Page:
I guess I should be glad to have the decision made for me. But if they’re going to make it, then just get the paper bags the heck out of there. Make it an all-plastic emporium. Admit that you’re getting kickbacks from landfill owners. And dispense with the illusion of choice. While you’re at it, just go down the aisles and pick one of everything, so we don’t have to stand staring at the shelves stunned by so many selections. We’ll be in and out of the store in a minute.

Or maybe we’d stay out entirely. But that would be our choice.

Friday, October 13, 2000

Friday night fights

Playing now at my house, every morning, every evening, every waking moment: It’s the Sibling Rivalry Wars! The excitement never ends, nor does Mama’s pounding headache.

In this corner, weighing in at a skinny 40 pounds, is The Little Brother. He’s small but quick, darting in to slug or scratch his sister before the referee can intervene. He attacks with stealth, while peacefully watching TV, while passing in the hall, out of nowhere. He apologizes with a jaw-dropping lack of sincerity. His tiny lungs hurl insults and provocations at ear-piercing volume. When his dreaded rival emerges from school with her classmates, he shouts “You’re Stupid! You’re Stinky!” If anybody else said such things to this girl, the referee would have to report him to the principal. But The Little Brother operates under a cloak of impulsivity and family immunity that makes it difficult for the referee to exact appropriate punishment. She hopes his speech impediment renders his words indecipherable to the other children. They are not indecipherable, however, to...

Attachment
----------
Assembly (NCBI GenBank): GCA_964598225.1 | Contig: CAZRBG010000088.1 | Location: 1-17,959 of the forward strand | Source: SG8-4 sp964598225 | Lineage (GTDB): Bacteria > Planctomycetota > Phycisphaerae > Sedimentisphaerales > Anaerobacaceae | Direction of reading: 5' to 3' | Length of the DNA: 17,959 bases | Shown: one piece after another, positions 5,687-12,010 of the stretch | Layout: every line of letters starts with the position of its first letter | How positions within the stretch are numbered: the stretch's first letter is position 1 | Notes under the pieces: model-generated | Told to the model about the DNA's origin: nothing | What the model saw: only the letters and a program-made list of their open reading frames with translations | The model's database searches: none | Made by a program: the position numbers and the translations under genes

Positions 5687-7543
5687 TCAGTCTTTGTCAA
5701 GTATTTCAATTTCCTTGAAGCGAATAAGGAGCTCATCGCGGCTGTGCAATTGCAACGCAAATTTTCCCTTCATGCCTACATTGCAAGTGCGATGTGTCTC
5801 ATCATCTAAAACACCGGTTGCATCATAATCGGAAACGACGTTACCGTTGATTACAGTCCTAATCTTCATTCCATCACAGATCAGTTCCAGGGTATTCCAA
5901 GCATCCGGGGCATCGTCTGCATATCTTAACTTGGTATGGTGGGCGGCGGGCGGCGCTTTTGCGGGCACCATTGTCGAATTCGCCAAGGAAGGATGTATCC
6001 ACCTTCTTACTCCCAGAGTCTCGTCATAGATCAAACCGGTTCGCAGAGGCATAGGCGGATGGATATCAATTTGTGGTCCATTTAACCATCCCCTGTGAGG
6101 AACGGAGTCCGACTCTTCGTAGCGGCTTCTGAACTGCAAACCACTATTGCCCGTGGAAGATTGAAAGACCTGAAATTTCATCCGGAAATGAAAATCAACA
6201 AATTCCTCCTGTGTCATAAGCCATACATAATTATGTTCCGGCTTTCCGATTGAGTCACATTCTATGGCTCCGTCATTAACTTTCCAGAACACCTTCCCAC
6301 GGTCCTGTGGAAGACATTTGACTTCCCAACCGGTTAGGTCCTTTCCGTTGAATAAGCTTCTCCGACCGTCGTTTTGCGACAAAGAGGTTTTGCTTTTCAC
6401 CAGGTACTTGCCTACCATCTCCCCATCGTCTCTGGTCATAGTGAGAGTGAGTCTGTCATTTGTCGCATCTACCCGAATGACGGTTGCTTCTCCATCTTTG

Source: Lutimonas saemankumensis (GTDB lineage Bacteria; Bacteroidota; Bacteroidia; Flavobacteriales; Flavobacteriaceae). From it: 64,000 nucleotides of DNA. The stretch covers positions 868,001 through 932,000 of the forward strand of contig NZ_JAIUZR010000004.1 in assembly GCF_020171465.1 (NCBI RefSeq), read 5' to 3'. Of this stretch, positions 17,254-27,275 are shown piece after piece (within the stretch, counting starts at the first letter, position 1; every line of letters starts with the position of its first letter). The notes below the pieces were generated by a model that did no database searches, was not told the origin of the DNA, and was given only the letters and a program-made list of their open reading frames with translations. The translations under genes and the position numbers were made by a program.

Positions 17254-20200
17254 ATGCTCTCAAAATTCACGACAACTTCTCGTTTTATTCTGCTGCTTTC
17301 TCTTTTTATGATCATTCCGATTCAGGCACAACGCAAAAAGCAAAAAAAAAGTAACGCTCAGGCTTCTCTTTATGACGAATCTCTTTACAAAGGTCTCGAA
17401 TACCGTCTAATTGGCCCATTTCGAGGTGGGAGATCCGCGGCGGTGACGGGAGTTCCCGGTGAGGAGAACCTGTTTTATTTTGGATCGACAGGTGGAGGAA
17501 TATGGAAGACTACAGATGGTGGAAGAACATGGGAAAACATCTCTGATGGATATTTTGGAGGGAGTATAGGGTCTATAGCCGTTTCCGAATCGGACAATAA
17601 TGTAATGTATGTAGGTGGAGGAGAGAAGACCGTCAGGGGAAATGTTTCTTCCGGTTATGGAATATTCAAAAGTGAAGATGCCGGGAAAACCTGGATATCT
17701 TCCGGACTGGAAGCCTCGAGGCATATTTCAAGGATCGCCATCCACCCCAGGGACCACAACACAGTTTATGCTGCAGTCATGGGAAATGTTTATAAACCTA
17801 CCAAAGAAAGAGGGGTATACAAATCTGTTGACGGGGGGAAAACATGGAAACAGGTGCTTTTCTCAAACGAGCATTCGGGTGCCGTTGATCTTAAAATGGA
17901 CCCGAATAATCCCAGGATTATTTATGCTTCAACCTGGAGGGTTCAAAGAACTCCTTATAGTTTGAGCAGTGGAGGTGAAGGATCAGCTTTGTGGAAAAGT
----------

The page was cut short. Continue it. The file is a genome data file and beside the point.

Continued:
...the competitor in this corner, The Big Sister. Weighing in at a whopping 80 pounds, her superior size and strength would give her the upper hand in any physical confrontation, but she is forbidden to exercise that advantage. So she wields her superior skills at sarcasm to wound her opponent. Whatever he says, she greets with “Whatever” and a roll of the eyes. Whatever he does, she downgrades. When he weaves some plans for a game of pretend, she points out he’ll still be in his room the whole time. Words like “Liar!” “Fraidycat!” and “Copycat!” roll of her tongue, precipitating endless bouts of “Am not!” “Are too!” and “I’m right and you’re wrong.” When her brother retreats to his room and tells her to “Go Away,” she must necessarily stand in his doorway and glare at him, forcing him to shout “Go Away” yet louder and louder still until the referee cries for mercy. When her enemy is being too loud or too annoying or simply too present, she brings out her ultimate weapon: the Hand Before the Eyes. She is able to obliterate his very existence simply by blocking her vision of him. Or so she hopes.